Coping Mechanisms for Stressed-Out Teenagers

Coping Mechanisms for Stressed-Out Teenagers

Research and support for complementary and alternative therapies like yoga and acupuncture continues to grow, and one generally overlooked population that could benefit immensely from an introduction is teenagers.

Nada Milosavljevic, M.D. (known as Dr. Milo) is a board-certified physician in psychiatry and neurology, and faculty member at Harvard Medical School, who practices both conventional and integrative medicine for varied cognitive and behavioral conditions. As part of her holistic approach, she has studied mind-body practices like acupuncture, Ayurvedic medicine, Chinese herbology, and aromatherapy, as well as light and sound therapy.

Dr. Milo sees a need to bring mind-body practices to adolescents trying to cope with stress and anxiety. All kids, like adults, encounter stress; but for teenagers, it’s coming at a critical developmental stage when life habits are forming, and when they often don’t yet have the tools or experience to manage it. With the goal of giving teens better tools to cope with stress early on—in the moment it strikes, before stress becomes overbearing and chronic—Dr. Milo created a holistic treatment program for high schools. In 2011, she kicked off the Integrative Health Program (IHP), a collaboration between Massachusetts General Hospital and three Boston schools to evaluate the efficacy of integrative modalities—namely sound therapy, aromatherapy, and medical acupuncture—on adolescent stress, anxiety, and overall well-being. (What’s particularly compelling about the program is that Dr. Milo chose underserved teen populations and set it up so that students could test and learn about holistic methods in an accessible school setting.) Milo shares her multi-sensory therapeutic approach (outlined in her book Holistic Health for Adolescents), which seeks to engage each of the five senses for better self-regulation. She also covers some simple tools kids can use to keep stress in check (which the adults at goop are borrowing, too).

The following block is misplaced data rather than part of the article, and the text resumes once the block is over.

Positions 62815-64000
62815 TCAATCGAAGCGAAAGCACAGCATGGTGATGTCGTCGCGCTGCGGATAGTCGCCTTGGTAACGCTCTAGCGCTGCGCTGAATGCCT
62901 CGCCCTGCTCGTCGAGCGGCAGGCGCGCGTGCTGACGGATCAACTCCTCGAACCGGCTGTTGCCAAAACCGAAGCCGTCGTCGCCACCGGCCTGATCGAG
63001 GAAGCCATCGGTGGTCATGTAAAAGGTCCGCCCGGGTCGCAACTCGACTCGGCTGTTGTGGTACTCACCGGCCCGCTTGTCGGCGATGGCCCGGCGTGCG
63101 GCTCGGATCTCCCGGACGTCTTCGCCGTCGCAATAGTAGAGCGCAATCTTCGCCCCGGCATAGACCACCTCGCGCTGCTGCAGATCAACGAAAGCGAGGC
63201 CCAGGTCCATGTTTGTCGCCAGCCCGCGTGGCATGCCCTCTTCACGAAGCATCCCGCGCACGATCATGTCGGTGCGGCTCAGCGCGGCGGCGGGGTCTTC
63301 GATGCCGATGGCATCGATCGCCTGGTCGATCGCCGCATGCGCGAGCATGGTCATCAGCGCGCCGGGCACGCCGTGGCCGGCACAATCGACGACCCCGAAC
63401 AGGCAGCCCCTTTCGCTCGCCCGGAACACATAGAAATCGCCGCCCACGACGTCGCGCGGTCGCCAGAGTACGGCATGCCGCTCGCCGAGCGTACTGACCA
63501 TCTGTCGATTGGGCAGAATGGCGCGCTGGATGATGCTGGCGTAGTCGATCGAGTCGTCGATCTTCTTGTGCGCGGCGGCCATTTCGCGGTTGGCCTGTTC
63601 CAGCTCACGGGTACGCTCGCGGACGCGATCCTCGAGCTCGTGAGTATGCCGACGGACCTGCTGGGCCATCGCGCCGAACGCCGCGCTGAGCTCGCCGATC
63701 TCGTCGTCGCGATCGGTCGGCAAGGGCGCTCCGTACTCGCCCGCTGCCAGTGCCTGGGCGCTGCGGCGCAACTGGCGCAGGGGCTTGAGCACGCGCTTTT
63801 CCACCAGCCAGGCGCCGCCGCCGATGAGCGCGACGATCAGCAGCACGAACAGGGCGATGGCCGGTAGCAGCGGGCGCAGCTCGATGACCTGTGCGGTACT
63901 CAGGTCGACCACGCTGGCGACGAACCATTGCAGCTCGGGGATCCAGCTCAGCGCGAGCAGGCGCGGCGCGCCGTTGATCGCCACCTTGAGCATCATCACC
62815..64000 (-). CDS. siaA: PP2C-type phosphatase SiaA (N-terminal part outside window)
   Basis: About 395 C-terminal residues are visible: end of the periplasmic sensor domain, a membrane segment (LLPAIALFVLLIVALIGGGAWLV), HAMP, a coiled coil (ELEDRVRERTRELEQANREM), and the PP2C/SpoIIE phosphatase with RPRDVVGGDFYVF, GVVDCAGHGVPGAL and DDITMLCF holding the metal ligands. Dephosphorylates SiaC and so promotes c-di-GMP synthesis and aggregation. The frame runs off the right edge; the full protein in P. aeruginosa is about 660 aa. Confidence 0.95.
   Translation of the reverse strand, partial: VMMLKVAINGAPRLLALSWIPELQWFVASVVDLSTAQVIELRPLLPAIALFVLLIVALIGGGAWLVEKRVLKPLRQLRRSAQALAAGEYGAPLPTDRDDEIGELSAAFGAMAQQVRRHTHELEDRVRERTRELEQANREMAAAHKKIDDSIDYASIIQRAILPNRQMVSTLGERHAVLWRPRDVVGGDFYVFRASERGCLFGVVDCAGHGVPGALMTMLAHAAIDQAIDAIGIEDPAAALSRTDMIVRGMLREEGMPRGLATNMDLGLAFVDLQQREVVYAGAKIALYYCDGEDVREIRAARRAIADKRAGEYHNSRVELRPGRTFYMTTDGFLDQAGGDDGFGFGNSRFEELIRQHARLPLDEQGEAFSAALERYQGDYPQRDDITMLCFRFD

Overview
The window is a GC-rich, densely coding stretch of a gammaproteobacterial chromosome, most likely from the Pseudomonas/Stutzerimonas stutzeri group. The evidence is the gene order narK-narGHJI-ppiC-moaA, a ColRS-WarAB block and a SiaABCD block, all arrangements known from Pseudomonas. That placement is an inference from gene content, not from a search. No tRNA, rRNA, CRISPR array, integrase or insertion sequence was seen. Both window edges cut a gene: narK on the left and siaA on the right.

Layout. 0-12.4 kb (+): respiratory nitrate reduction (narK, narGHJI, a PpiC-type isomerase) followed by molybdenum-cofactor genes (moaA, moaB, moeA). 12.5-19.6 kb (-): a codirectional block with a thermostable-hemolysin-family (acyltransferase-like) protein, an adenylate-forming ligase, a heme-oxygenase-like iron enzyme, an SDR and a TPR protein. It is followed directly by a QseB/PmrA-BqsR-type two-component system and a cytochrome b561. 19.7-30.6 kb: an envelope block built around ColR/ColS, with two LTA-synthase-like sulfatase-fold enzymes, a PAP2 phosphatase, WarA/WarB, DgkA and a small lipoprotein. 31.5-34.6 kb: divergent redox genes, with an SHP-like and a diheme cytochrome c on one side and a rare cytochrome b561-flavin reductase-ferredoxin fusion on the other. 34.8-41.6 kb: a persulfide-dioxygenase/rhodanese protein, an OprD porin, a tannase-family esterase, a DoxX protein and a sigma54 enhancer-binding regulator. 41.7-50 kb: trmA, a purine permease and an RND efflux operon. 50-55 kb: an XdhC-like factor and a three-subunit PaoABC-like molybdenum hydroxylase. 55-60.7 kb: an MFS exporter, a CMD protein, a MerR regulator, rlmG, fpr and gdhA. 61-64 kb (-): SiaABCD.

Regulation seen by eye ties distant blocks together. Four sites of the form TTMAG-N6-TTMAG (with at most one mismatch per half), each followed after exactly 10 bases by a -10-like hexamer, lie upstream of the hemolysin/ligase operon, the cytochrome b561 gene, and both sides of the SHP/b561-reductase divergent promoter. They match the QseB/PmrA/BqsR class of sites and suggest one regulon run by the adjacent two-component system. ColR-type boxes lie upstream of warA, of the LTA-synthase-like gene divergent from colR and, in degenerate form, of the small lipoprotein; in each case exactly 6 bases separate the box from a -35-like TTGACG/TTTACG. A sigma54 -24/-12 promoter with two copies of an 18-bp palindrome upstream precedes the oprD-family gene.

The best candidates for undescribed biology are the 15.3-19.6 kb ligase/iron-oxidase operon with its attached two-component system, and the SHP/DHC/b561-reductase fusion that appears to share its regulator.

A Q&A with Nada Milosavljevic, M.D.


Are kids more stressed/anxious today, or is this exaggerated in the media?


Kids are definitely stressed and anxious today—whether it’s exacerbated by the media or not, it is a looming issue and affecting a large group of young adults.

In some longitudinal studies looking at stress in the United States, it’s been found that adolescents are in general much more susceptible to feeling stress than their parents or grandparents. Research suggests—as we might suspect—that the perspective gained from age and experience may be crucial in helping individuals cope with stressors; and that there is a strong correlation between social interaction and mortality risk. When a teenager feels isolated or estranged from his or her peers, they are often left to encounter the stressors of life with limited outside sources of support, and sometimes limited internal coping mechanisms.

Trying to ensure that adolescents in particular can cope with acute stress and avoid chronic stress is an important public health concern with a potentially attractive payoff: Reducing stress at the life stage when people are most emotionally vulnerable—the teen years—is likely to result in a significant decrease in the mental health disorders faced in adult and elderly populations.

Anxiety disorders, a form of chronic stress and the most common mental illness in the U.S., are widespread, and costly to society. According to some of the most recent figures available, anxiety disorders may make up almost one-third of the country’s total mental health bill. Eighteen percent of the overall U.S. population is estimated to be affected by these disorders. A national survey of adolescents found that 8 percent of teens ages thirteen to eighteen reported being severely impaired by an anxiety disorder. Of these teens, only 18 percent receive mental health care. Things don’t seem to get much better as adolescents move on to young adulthood. Colleges across the U.S. report depression and anxiety as prevalent problems today.

“Reducing stress at the life stage when people are most emotionally vulnerable—the teen years—is likely to result in a significant decrease in the mental health disorders faced in adult and elderly populations.”